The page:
Low incomes make it particularly difficult for workers in these historically undervalued positions to take off work to care for children out of school due to COVID-19, or to stay home if they are sick or dealing with underlying conditions that make exposure more dangerous for them.
Too many Kentucky essential workers lack health insurance
Low wages make it difficult to afford health insurance and are often accompanied by a lack of employer-sponsored health coverage, and that is true among certain frontline workers. According to CEPR, while just 8% of all Kentucky workers lack health insurance, 16% of workers in cleaning service positions and 11% of those in the trucking, warehouse and postal service industry do not have health insurance. Not only are frontline workers and their families at an increased risk of exposure to COVID-19 as a result of their work-related interactions with the public, but some also face a higher risk of financial crisis due to costly medical bills if they get sick.
Increased pay, benefits and access to health care would better support frontline workers
Several federal and state actions have been taken to support frontline workers. However, much more is needed in the context of COVID-19 and beyond.
Normally, low-wage workers like those in frontline industries have very limited access to paid sick days — only 3 out of 10 of the lowest paid workers. At the federal level, the Families First Act provides emergency paid sick leave and family and medical leave during this crisis. However, with only 2/3 of wages being paid by the federal government under emergency family and medical leave, low-wage frontline workers may not be able to afford taking off work to care for children out of school. And health care workers, emergency responders and people working in a business with over 500 employees are exempt from receiving leave. Also Kentucky lacks a paid sick leave law, and preempts local governments from creating them.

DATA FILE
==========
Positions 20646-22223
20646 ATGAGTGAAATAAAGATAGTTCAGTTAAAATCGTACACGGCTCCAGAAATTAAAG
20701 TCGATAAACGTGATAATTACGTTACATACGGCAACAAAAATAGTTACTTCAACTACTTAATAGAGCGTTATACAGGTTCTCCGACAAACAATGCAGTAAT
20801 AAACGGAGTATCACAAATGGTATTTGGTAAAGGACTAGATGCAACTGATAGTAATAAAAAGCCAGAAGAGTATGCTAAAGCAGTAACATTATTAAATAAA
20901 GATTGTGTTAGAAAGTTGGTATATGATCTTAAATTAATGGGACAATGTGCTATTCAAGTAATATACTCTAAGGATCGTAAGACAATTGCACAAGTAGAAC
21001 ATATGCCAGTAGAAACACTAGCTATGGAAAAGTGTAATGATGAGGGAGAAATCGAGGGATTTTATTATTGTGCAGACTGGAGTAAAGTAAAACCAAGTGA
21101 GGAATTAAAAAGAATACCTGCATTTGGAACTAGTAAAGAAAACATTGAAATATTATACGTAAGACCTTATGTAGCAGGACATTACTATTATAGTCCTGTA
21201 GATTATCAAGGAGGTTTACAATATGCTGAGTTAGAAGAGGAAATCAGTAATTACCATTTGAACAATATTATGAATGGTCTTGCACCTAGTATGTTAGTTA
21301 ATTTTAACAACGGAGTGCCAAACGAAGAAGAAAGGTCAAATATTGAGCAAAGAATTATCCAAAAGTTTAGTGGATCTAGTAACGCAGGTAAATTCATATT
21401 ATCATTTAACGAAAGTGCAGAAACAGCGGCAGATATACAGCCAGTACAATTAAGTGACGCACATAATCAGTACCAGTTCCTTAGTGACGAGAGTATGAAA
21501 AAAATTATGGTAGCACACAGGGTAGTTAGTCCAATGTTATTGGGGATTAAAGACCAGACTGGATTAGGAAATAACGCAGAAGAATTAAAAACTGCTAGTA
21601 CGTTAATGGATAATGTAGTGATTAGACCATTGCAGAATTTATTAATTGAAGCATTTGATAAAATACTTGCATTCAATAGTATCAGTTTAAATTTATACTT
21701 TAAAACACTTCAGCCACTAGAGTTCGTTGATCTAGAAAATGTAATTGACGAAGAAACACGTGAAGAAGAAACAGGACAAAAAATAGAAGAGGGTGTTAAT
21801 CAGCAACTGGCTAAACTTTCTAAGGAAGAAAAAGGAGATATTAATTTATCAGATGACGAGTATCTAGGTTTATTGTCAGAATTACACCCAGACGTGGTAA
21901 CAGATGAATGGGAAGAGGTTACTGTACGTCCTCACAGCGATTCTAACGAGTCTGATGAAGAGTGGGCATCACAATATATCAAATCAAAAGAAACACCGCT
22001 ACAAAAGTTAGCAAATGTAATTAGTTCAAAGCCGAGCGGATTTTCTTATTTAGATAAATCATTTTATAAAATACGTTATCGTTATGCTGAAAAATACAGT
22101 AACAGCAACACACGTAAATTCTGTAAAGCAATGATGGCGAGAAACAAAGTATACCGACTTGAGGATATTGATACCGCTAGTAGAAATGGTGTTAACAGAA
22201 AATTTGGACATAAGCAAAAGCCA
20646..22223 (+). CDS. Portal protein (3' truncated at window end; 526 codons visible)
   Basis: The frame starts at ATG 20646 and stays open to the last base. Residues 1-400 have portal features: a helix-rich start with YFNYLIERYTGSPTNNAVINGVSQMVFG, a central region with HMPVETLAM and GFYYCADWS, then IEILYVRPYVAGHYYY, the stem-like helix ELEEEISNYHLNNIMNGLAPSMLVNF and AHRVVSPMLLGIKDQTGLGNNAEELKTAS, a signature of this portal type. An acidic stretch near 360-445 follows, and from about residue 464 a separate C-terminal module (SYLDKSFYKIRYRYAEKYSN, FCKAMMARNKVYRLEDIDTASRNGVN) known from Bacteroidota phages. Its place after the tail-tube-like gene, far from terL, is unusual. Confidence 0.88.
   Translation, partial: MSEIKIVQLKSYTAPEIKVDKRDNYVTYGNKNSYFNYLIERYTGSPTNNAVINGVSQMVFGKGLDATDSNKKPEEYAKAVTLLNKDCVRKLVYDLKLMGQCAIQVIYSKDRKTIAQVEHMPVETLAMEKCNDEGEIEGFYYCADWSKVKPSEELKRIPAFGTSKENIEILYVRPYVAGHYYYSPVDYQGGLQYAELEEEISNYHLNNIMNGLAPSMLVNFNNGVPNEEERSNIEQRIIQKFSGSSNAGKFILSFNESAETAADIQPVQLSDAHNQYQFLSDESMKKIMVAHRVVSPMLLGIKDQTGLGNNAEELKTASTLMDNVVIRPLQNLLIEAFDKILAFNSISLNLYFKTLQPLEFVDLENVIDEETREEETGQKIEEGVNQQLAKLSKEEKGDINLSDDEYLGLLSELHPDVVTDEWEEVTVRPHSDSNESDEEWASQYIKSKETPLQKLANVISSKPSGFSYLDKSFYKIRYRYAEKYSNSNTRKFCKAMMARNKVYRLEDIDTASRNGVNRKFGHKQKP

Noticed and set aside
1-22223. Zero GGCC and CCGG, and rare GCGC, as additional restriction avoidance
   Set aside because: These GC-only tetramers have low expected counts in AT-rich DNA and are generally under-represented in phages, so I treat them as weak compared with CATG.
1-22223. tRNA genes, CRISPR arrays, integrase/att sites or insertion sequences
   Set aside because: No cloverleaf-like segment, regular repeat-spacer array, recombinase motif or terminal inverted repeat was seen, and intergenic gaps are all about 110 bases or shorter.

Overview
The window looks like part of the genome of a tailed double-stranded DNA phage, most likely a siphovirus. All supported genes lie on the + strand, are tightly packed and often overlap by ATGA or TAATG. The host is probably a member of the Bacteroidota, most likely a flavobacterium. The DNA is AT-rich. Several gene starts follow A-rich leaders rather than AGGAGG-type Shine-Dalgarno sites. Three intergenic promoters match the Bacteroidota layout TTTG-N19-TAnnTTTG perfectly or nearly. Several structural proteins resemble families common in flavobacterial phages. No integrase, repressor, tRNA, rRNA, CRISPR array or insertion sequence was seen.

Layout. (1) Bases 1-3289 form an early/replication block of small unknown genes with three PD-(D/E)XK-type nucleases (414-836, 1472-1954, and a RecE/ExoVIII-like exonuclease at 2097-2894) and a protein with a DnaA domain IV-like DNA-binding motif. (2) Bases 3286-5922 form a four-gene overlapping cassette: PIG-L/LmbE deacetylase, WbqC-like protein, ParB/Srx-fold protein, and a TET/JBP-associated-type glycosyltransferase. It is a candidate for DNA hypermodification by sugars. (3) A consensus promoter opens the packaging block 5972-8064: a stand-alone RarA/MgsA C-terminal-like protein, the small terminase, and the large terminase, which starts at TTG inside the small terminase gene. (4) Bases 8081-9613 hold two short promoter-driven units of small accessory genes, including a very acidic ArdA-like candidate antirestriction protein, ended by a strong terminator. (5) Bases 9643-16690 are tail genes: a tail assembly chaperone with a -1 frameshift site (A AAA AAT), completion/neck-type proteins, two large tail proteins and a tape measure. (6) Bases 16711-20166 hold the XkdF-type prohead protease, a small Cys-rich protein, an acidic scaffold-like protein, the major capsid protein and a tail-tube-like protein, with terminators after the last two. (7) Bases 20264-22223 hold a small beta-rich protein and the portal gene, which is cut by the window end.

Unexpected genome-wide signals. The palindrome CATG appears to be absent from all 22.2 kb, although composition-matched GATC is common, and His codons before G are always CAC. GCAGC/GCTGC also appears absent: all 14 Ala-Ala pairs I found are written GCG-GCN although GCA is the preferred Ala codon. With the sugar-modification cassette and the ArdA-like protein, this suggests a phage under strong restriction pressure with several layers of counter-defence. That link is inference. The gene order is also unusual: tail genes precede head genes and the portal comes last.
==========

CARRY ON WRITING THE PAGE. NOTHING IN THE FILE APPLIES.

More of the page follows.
At the state level, emergency actions have been taken to make it easier for low-wage workers under 65 to apply for health insurance if they need it through simplified Medicaid applications. That coverage only lasts 90 days, however. Actions have also been taken to increase essential workers’ access to child care through limited approved centers opened just for their families. Additionally, workers’ compensation is being provided to essential workers exempt from emergency paid leave so that they can self-isolate or seek care due to occupational exposure to COVID-19.
Along with these protections, during the pandemic essential workers need to be compensated adequately through hazard pay, provided with free PPE and other worker safety protections and provided insurance that includes free coverage of COVID-19 treatment. These changes would help ensure their health and economic security, and mitigate the especially heavy strain of the pandemic on women and people of color.
The crisis makes more visible how critical these workers are to our economy and well-being at all times, and the longstanding importance of improving their job quality. That means a need for policy changes beyond this crisis like raising Kentucky’s minimum wage, addressing race and gender pay gaps, providing paid sick and family leave to all workers, and making health care and child care affordable.